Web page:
Memorandum by the Deputy Director of the Office of Transport and Communications Policy (Barringer)
Negotiations With the Mexican Government for an Air Transport Agreement December 10 to December 19, 1951
Summary of the Activities of Mr. David Stowe and Ambassador O’Dwyer in Conjunction with the Negotiations
As a necessary supplement to the summaries of the various conferences between the United States Delegation and the Mexican Delegation which have been made the subject of summary reports, the following general account of the conversations held between Mr. Stowe and Ambassador O’Dwyer on one hand and President Aleman and the Foreign Minister on the other hand are recorded as they were summarized by Mr. Stowe and the Ambassador in later conversations with the US Delegation.
[Here follows a summary of the discussion Mr. Stowe and Ambassador O’Dwyer had with President Alemán on December 12.]
Following Conference IX held at 12 noon, December 18, Chairman Nyrop and Mr. Barringer felt that it would be desirable for Mr. Stowe to seek a second audience with President Aleman which Mr. Stowe was able to accomplish the following morning. During these conversations with President Aleman, he again repeated his appreciation of the major concessions made by the United States but placed new emphasis upon the importance to Mexican aviation of continuation of the exclusive rights enjoyed by CMA between Los Angeles and Mexico City. He repeated the arguments made by the Minister of Transportation and Public Works, Garcia Lopez, to the effect that protection of the Mexican carrier on this route was a matter of political essentiality to Mexico and an important consideration in the present and future of Mexican civil aviation. He stated he would be glad to have an American carrier operate from Los Angeles through El Paso to Mexico City or from Los Angeles through La Paz (with a required stop) to Mexico City but that he could not consider equal competitive opportunity on the nonstop operation between Los Angeles and Mexico City. Mr. Stowe explained to him that President Truman could not accept an arrangement of this sort as it not only violated principles to which the United States had unalterably adhered in its civil aviation relations with other countries but it was also politically impossible from the point of view of the domestic politics of the United States. In response to a suggestion by Mr. Stowe, President Aleman then stated that if the United States Delegation were to indicate to his Minister of Communications [Page 1512] that the United States would accept a route San Diego, La Paz, Mexico City (with non-stop rights) with the understanding that the governments would consult after a few years on the possibility of changing the point of departure from San Diego to Los Angeles, he would instruct his Minister to accept this proposal. As this was the only unresolved question between the Delegations, this suggestion, if accepted by the United States would result in the agreement that he and President Truman were so anxious to obtain.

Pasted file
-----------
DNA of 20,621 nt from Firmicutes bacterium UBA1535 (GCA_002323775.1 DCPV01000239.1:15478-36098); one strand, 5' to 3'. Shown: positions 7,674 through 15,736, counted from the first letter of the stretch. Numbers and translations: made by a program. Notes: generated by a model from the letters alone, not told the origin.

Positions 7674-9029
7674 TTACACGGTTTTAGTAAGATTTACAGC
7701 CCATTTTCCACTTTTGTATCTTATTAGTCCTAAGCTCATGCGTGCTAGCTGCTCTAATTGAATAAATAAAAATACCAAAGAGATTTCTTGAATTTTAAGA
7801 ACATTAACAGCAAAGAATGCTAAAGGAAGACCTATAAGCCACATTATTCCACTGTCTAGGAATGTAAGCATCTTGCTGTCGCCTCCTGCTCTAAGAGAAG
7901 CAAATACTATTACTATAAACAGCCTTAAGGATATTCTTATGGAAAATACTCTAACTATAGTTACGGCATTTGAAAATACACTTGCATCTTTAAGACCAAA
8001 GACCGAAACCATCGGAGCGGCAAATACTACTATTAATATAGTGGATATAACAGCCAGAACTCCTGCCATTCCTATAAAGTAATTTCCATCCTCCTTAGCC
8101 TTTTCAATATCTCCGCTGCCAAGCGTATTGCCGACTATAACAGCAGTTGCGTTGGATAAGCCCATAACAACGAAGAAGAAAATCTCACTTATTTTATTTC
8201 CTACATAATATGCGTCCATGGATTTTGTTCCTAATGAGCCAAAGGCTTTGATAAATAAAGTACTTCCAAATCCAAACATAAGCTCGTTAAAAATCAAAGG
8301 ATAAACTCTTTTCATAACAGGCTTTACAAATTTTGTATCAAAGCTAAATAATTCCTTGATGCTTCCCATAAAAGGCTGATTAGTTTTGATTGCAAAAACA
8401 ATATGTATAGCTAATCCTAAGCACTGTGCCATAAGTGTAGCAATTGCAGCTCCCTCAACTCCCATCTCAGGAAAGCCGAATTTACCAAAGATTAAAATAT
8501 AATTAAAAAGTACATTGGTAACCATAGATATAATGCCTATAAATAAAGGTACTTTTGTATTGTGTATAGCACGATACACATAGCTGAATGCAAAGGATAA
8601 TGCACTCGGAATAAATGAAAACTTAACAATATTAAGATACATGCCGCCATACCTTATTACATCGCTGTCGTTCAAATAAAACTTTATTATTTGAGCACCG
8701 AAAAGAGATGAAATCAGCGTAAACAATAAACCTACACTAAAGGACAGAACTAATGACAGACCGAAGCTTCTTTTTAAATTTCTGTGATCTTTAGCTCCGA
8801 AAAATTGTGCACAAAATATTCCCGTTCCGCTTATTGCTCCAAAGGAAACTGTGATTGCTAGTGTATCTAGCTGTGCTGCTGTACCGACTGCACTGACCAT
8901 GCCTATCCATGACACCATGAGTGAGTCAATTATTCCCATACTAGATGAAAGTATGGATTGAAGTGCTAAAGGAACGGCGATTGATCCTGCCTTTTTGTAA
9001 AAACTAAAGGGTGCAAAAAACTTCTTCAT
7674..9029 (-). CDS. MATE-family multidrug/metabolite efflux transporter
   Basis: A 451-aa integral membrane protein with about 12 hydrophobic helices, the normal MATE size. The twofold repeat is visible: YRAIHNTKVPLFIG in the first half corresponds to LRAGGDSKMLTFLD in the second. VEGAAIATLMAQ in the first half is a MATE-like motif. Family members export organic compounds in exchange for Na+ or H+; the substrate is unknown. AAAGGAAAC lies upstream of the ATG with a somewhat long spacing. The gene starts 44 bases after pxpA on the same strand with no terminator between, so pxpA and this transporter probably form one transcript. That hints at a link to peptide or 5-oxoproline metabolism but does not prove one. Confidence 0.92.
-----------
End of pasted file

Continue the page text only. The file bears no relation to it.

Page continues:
Following this meeting with President Aleman, Mr. Stowe and Ambassador O’Dwyer urged the United States Delegation to make this proposal tentatively to Minister Garcia Lopez at the meeting held at 12:30 on December 19, emphasizing, of course, that approval of the United States Government would have to be obtained. Mr. Barringer suggested that this additional concession not be suggested even on an ad referendum basis unless it were coupled with withdrawal of the Mexico City-New Orleans exclusive concession previously made. This agreed tactic was followed as reported in the notes on Conference XII.
During Conference XII it became apparent that Minister Garcia Lopez had not received or was not acting on the instructions that President Aleman had given Foreign Minister Tello to pass on to Minister Lopez. When this was reported to Ambassador O’Dwyer and Mr. Stowe, the Ambassador attempted to get the Foreign Minister on the telephone and, failing to do so, waited on him at his office. During his conversation with the Foreign Minister, the latter entirely dissembled the conversation held earlier with President Aleman by indicating it was not his understanding that the President had made any suggestion involving a non-stop right for a US carrier from San Diego to Mexico City, that it was still the Mexican position that neither Los Angeles nor San Diego should be served by an American carrier on direct flights to Mexico City. It can only be assumed that President Aleman had made an offer which he regretted and was later persuaded to have his subordinates withdraw.
Following a further meeting between members of the Delegation, Mr. Stowe and the Ambassador, Mr. Stowe determined to obtain clearance for the additional concession from the White House and reported that President Truman would be willing to make the concession if the Civil Aeronautics Board concurred. Mr. Barringer undertook to obtain a clearance from the Department of State on the basis that he personally did not recommend the concession unless it were coupled with the withdrawal of the New Orleans concession. Chairman Nyrop then attempted to obtain clearance from the Civil Aeronautics Board. In view of the fact that the Civil Aeronautics Board did not concur, it was decided that Chairman Nyrop would call Minister Lopez at 7 o’clock as previously agreed and seek a final [Page 1513] audience with the Minister in order to terminate the negotiations. This final meeting is recorded as Conference XIII.1
- A copy of the record of Conference XIII, at which the United States and Mexican representatives agreed to suspend the negotiations, is attached to the source text, but it is not printed.↩